New NIL rules benefit college athletes financially

Cait Bunkers, sports editor

In June 2021, the National Collegiate Athletic Association (NCAA), released new rules regarding name, image, and likeness.
According to NBC Chicago, NIL rules for athletes compensation, usually money, that college athletes earn for the use of their name, image, or likeness. Examples of this include being paid for autographs, pocketing registration costs for a sports camp they run, or earning a free meal for posting about a restaurant.
The NCAA changed these rules after a series of states passed laws keeping the NCAA from interfering with athletes earning NIL compensation.
Notwithstanding concerns about the new rules damaging college athletics, these changes will be good for college athletes.
First, many college students are in need of financial aid to attend college. According to, nearly 11 million American children live in poverty. Because of this, many are unable to afford college. If they are athletes, being able to profit off of their name, image, and likeness will allow them to pay for their needs, such as textbooks, housing, and food, and support their families.
Second, this provides college athletes an opportunity to manage their finances more independently. College is seen by some as a transition period where people are beginning to take control of their own finances and are receiving less and less help from their parents. If athletes are given the opportunity to manage their incomes independently, they can learn important skills to use after college.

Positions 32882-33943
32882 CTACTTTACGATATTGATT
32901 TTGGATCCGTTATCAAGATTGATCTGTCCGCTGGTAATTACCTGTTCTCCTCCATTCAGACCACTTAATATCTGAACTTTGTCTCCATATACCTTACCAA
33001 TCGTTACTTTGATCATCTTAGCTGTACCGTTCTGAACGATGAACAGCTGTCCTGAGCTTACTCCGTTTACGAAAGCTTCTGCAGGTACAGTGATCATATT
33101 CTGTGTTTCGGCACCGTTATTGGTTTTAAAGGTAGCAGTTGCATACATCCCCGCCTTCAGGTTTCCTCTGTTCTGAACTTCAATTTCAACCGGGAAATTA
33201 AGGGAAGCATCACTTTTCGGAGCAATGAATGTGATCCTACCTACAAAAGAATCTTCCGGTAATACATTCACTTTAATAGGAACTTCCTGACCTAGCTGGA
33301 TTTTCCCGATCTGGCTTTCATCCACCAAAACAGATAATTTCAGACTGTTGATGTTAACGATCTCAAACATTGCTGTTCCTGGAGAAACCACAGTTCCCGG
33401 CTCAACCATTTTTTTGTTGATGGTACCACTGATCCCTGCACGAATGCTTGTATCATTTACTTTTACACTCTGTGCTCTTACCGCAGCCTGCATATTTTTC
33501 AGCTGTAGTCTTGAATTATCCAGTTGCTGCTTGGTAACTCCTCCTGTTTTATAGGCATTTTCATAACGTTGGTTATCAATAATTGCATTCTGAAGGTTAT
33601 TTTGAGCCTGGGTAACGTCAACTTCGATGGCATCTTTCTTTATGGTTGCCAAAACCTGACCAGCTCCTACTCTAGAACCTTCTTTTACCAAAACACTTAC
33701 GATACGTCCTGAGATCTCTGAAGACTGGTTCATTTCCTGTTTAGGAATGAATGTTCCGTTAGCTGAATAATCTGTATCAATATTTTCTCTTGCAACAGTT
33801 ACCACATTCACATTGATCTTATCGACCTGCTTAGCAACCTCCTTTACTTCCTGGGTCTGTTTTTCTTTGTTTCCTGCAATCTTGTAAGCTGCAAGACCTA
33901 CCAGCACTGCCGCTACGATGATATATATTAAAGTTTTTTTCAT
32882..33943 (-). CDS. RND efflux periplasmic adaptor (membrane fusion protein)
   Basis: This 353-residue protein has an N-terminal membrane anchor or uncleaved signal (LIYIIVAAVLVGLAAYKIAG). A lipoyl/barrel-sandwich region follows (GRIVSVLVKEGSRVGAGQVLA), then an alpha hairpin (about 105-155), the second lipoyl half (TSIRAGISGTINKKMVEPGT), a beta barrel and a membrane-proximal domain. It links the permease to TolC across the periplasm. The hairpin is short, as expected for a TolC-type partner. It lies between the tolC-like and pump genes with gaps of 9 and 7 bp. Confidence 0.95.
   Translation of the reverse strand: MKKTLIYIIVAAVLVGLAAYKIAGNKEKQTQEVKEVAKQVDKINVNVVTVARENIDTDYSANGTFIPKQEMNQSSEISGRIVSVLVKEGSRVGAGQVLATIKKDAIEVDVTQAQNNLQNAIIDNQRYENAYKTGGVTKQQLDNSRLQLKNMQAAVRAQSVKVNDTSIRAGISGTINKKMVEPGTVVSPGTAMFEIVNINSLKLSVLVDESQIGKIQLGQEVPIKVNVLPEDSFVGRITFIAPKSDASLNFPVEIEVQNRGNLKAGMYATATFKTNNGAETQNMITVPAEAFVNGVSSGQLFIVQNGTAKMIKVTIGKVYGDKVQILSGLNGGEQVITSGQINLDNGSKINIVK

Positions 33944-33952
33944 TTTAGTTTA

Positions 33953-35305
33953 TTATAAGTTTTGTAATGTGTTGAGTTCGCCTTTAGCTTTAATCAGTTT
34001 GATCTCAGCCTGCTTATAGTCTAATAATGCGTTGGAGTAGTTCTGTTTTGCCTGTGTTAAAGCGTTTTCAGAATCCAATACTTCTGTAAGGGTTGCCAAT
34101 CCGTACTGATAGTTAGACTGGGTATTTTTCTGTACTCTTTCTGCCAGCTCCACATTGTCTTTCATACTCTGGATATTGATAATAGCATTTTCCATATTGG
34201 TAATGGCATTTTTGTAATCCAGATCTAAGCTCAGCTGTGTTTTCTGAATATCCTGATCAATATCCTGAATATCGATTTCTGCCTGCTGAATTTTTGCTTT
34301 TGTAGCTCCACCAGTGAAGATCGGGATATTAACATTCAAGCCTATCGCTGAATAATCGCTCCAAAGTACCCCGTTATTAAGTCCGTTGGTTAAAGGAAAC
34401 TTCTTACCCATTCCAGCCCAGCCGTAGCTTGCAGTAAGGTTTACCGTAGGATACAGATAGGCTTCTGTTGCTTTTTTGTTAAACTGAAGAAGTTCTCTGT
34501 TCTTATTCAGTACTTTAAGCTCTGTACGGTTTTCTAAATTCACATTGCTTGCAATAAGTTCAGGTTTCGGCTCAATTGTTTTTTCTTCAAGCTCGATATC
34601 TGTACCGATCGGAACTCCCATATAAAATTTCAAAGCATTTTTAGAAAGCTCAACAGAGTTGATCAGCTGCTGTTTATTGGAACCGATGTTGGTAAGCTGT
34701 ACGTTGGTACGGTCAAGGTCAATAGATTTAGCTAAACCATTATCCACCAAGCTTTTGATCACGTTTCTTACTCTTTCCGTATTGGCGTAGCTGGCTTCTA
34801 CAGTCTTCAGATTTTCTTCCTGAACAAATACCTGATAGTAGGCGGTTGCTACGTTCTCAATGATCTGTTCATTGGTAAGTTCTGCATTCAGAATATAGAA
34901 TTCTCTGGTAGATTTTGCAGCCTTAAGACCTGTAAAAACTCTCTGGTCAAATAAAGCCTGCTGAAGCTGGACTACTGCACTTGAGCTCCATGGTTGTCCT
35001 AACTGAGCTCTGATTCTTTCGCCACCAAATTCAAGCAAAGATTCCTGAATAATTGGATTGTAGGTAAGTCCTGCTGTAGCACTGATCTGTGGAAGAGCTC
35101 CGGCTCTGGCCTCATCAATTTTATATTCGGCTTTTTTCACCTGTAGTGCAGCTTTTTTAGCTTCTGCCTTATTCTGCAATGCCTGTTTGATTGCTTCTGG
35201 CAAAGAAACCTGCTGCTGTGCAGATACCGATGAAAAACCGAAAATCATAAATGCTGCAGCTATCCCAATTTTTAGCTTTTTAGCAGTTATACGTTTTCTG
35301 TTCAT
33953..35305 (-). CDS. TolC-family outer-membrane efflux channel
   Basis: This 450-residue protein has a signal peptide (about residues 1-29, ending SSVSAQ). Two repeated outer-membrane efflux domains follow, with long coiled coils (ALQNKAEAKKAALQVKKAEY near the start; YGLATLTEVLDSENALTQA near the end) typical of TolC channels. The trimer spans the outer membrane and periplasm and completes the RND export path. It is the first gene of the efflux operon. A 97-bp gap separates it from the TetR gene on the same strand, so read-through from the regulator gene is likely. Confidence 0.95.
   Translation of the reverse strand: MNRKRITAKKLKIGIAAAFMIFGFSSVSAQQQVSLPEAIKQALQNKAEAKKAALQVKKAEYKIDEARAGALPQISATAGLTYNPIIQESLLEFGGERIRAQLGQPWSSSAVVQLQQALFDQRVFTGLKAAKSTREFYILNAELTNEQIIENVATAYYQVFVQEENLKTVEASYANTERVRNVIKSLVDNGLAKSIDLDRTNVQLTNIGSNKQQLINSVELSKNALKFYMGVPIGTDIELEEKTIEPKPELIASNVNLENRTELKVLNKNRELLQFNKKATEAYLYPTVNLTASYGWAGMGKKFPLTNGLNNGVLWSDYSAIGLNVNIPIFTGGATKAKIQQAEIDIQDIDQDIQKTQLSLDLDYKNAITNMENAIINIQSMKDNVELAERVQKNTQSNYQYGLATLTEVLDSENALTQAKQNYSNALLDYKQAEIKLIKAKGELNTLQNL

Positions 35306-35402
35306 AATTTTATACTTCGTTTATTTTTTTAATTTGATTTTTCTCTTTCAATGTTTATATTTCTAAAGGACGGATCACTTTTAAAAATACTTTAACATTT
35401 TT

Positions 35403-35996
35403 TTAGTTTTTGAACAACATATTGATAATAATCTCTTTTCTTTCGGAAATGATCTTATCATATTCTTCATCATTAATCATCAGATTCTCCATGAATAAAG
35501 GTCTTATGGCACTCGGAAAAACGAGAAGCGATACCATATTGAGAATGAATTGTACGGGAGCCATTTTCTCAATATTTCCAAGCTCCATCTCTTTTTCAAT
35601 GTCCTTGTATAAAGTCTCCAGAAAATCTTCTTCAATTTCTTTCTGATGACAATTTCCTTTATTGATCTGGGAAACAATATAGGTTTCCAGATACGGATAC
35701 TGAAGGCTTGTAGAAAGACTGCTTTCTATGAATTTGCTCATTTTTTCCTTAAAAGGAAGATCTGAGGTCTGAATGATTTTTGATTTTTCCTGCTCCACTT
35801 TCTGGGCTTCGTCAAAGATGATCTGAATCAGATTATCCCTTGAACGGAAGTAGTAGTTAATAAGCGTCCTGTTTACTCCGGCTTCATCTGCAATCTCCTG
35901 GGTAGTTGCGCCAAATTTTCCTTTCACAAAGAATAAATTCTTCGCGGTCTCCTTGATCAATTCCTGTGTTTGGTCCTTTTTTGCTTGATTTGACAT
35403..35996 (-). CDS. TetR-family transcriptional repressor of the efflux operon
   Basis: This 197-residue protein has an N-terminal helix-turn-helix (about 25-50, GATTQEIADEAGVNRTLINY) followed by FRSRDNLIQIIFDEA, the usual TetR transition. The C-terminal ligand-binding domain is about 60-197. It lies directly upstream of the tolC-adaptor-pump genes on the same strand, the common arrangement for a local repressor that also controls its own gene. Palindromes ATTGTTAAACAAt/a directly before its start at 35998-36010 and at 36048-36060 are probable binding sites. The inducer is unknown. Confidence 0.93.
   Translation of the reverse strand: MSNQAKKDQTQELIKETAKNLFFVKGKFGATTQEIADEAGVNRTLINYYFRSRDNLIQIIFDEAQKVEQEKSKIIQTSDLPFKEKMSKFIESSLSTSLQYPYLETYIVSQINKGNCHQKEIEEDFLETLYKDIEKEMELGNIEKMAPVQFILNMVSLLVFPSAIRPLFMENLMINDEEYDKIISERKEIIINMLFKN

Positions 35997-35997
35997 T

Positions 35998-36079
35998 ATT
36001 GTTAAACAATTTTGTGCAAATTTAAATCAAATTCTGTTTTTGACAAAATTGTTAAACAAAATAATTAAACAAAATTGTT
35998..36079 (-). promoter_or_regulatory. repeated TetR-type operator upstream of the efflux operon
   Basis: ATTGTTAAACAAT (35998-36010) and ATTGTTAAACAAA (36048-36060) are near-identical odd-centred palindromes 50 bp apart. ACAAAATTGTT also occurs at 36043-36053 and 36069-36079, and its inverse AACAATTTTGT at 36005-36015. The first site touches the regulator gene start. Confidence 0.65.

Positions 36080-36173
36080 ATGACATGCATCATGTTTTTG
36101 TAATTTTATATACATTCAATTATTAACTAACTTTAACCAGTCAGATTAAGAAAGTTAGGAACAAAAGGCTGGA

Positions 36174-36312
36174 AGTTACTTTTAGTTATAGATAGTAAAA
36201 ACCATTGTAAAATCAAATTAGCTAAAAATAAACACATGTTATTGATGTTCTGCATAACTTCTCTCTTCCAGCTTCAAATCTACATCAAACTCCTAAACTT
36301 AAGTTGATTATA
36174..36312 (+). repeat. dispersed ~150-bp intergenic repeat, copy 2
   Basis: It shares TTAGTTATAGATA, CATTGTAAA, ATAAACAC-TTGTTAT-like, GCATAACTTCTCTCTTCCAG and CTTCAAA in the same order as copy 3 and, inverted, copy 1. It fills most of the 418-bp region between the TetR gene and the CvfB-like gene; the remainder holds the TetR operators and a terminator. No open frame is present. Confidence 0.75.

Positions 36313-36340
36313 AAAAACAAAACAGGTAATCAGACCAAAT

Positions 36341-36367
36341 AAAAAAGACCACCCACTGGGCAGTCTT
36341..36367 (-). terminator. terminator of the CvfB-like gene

Some coaches and athletic directors may have concerns about athletes wasting the income they receive from sponsorships. However, there is a solution. Students and professors from the college’s business school can teach athletes tips for money management and how to start savings accounts that will be important to their future, and those from the law school can educate athletes on how to ensure an agent is credible.
Additionally, some NCAA fans have concerns that sports will become more about the money than the love of the game. However, when athletes benefit off their NIL, they are doing it outside of games and competitions.
Despite concerns about the ethics of looser NIL rules and how they will affect NCAA sports, the new rules benefit athletes and their families and give them more independence, improving their livelihoods.